It was really really close. I’m serious. He was a very generous, I forgot to send you a screenshot of it. But it was very nice. And I appreciate it very much. Thank you, Jacob. We’re at 89 Larry. So we’re 11 away from 100. I got to start getting my reeds ready for my saxophone.
And the person who subscribed. I’m gonna follow up on that question. We’re going to talk more about hearsay evidence. I’m got to try to have Ashley in the coming week or two, to explain exceptions to hearsay.
Okay, very good. Find all the show notes over at registrymatters.co. There’ll be transcripts there, you can sign up for an email. I don’t ever push the email. If you want to get an email when this thing comes out. Be sure to sign up for the email notifications and certainly leave voicemail like Jeff does over at 747-227-4477. Email us at firstname.lastname@example.org. And of course, as we just said, just like Jacob supporters over on patreon at patreon.com/registrymatters. Search first over a twitter, facebook, not facebook. Yeah, facebook too. And then also sign up and like us and share and subscribe on YouTube as well. Larry, I don’t have anything else. I think that covers it all. And we will get out of here. Have a great night and a great weekend. And I’ll talk to you next week.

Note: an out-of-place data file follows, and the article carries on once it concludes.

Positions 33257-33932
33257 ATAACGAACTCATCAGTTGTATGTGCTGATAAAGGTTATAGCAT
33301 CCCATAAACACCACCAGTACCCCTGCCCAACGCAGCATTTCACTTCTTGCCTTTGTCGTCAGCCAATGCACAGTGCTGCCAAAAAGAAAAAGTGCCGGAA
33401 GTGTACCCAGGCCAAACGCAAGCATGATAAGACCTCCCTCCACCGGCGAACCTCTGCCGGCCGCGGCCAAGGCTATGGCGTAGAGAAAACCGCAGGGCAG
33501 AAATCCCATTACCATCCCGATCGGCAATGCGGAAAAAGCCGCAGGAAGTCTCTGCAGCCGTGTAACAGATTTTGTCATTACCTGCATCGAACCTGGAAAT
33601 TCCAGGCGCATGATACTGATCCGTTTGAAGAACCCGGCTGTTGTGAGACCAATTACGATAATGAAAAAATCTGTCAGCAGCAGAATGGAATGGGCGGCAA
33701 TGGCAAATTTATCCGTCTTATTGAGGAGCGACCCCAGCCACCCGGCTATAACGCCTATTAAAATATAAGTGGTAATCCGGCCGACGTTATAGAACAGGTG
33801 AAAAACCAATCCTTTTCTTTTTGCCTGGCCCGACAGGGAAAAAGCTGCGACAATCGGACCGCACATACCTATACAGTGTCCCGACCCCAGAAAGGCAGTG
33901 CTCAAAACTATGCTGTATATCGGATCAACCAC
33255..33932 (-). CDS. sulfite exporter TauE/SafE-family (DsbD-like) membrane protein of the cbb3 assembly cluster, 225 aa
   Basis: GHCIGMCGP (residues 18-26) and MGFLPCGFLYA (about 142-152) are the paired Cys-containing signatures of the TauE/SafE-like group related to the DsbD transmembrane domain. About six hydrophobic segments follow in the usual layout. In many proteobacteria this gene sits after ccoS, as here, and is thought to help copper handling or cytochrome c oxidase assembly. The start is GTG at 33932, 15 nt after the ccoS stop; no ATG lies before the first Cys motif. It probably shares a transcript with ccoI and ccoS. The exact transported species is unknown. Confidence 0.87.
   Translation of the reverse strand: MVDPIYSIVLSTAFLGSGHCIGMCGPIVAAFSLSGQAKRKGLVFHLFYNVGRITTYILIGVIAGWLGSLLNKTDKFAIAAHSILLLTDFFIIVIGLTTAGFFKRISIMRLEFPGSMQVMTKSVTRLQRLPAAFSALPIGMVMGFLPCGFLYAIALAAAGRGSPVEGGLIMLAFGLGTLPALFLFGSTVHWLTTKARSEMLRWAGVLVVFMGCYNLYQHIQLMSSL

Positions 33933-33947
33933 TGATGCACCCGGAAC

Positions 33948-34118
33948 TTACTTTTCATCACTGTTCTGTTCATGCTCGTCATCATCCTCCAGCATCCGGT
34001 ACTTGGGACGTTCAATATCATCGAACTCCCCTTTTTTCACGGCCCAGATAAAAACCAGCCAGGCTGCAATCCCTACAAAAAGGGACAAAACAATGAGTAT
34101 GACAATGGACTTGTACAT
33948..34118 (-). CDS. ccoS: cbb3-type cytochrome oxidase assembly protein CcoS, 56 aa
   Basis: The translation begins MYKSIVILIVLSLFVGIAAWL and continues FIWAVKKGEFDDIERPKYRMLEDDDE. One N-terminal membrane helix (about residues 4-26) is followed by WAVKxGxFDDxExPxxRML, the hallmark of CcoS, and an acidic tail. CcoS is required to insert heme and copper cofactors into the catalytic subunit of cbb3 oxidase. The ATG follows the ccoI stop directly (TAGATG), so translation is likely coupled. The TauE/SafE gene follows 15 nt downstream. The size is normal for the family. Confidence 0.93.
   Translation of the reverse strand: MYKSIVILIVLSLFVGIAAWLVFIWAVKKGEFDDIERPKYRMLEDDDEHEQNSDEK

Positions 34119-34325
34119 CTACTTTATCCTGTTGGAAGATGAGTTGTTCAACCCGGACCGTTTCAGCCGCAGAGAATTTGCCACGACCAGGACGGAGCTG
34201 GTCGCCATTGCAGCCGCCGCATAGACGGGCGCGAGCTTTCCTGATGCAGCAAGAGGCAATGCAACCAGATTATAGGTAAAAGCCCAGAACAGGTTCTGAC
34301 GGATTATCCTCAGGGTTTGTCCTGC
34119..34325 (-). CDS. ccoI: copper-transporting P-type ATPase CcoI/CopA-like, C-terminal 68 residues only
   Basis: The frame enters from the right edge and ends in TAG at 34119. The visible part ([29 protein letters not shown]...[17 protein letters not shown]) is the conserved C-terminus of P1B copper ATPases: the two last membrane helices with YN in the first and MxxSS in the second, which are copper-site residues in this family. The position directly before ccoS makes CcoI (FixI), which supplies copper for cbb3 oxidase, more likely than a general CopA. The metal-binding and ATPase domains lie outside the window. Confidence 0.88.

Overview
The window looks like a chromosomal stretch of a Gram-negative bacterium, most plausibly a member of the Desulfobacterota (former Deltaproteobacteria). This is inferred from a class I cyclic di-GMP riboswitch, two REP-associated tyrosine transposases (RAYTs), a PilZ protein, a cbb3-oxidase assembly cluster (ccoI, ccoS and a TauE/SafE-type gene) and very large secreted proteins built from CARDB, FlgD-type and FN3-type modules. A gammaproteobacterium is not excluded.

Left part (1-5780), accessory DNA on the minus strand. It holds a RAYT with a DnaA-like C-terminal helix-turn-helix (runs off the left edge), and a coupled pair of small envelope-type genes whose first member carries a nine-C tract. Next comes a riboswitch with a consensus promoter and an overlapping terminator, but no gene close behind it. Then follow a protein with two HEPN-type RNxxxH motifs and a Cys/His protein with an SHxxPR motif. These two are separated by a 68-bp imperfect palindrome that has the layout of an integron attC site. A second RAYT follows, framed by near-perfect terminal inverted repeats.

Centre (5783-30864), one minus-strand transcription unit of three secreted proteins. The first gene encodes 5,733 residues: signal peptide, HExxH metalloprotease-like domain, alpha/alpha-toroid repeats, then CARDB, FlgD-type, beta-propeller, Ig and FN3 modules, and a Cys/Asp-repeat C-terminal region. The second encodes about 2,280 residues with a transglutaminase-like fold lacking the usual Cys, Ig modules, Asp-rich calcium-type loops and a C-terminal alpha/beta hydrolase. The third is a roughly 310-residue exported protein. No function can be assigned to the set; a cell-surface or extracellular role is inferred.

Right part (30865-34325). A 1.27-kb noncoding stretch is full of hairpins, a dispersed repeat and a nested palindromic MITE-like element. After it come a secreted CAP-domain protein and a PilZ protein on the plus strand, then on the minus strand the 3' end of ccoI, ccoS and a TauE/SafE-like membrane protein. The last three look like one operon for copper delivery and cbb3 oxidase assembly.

Thanks for having me.
You’ve been listening to FYP.